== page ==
Now really, Patriots fans, after Tom Brady blew his ACL, didn't 7-5 through 12 games seem optimistic?
Thought so. But in the euphoria of Matt Cassel's two straight 400-yard passing games and the big win at Miami last week, we all started believing this injury-riddled team with a secondary that could be generously labeled mediocre might be a playoff team.
That illusion was washed away in a monsoon of second-half turnovers and mistakes on a damp November evening in Foxboro.
The early Patriot touchdown on a short field after Mike Vrabel's interception only built a bigger illusion. From about the middle of the second quarter on, the Steelers exposed this team as a pretender.
If the Pats had won, at 8-4, they still wouldn't be in the playoffs if the season ended tonight. Now, they're entirely depending on a four-game winning streak and the kindness of other contenders (should I really hold my breath waiting for the Jets to hack up another hairball like they did today against Denver?). Sure, they can sweep Seattle and Oakland on the West Coast trip, but that's like putting lipstick on the governor of Alaska. Even if Arizona and Buffalo offer up weak efforts like they did this week, those wins wouldn't prove a lot.
Ty Warren's absence took something out of the pass rush, and Ben Roethlisberger helped himself right downfield to tie the game with less than two minutes in the half. Once again, this defense could not get off the field on third and long (the Steelers did a better job stopping themselves with dropped passes than the Patriot D did).
Nice rally back downfield, with Kevin Faulk's 41-yard run the New England offensive highlight of the day. But then the old red zone monster bit again, and Stephen Gostkowski, for the first time in his three-year NFL career, blew a chip shot that would've sent the Pats to the locker room ahead. But if anything, the Pats' second-half ineptitude left Stevie G off the hook.
A sack on the opening drive of the second half denied Gostkowski the chance to atone for his mistake, and it went downhill from there. Cassel's protection broke down completely, and he got separated from the ball twice by the Pittsburgh rush. Matthew Slater stonefingered a kickoff, handing Pittsburgh seven points. Cassel finally forced what would've been a pick-6 if Lawrence Timmons hadn't run out of gas one yard from the end zone.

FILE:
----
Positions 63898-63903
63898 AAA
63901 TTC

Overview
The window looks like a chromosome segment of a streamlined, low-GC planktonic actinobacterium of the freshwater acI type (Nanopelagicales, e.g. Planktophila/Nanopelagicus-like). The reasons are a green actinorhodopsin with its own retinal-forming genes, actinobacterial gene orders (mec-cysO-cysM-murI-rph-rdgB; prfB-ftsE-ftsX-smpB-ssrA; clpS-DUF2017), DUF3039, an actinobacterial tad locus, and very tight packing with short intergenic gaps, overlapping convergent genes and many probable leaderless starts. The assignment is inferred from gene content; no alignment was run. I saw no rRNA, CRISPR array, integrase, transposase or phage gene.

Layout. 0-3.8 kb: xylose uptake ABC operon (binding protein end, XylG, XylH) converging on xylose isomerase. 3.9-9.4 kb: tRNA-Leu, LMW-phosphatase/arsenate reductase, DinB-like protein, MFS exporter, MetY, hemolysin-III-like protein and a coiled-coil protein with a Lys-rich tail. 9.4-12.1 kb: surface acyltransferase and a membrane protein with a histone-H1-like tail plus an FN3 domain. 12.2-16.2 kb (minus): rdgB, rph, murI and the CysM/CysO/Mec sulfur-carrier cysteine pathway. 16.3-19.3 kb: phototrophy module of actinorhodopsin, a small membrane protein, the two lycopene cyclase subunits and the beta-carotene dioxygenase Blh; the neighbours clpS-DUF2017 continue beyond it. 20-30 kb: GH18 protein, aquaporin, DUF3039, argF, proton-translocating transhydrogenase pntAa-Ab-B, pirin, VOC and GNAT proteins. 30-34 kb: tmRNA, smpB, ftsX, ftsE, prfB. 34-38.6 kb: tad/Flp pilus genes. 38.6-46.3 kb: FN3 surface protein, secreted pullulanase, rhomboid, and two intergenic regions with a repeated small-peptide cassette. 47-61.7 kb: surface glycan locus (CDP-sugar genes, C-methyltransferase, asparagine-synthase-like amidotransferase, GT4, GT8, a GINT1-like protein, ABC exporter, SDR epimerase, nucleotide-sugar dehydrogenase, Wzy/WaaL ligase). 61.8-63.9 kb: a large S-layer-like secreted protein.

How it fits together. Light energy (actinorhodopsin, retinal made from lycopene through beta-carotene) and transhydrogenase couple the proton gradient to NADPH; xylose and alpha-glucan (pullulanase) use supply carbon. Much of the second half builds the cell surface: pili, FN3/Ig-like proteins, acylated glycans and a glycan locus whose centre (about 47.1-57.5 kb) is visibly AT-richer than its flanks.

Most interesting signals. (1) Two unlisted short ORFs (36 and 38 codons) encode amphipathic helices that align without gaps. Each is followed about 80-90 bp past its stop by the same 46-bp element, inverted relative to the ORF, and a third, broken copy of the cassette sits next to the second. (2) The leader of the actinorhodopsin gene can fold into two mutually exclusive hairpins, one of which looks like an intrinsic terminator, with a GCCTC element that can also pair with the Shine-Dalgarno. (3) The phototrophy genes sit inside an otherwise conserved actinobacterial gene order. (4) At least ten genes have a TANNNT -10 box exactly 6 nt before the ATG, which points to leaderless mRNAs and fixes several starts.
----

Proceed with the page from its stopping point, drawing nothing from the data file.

This was the kind of arse-kicking the Pats handed Pittsburgh late last season. The Steelers haven't always played like this at Heinz Field this season, but this was the kind of road show they put on at Washington, and the Patriots didn't have any more answers than the Redskins did. And through 12 games, the Pittsburgh defense has still not allowed an opposing offense to gain 300 yards. It sure didn't feel like the Pats gained even 267 yards.
Maybe the injuries finally caught up. Maybe there wasn't enough work done on the defense. The needle on defensive coordinator Dean Pees' job security is dropping, and Dom Capers hasn't delivered on the secondary makeover. Wherever you point the finger, the reality is this: the 2008 Patriots may be a slightly over .500 team, but they're not a playoff team. This year, 10-6 won't cut it. No guarantee that 11-5 will, either.
The AFC's nouveau riche, the Jets and Titans, are being nudged aside by the old guard, the Steelers and Colts, as the air grows chilly and the sky darkens. But some of the old guard will be missing when the playoffs begin in January. It's looking like last year's conference title game participants, the Patriots and Chargers, will both be watching it all on TV.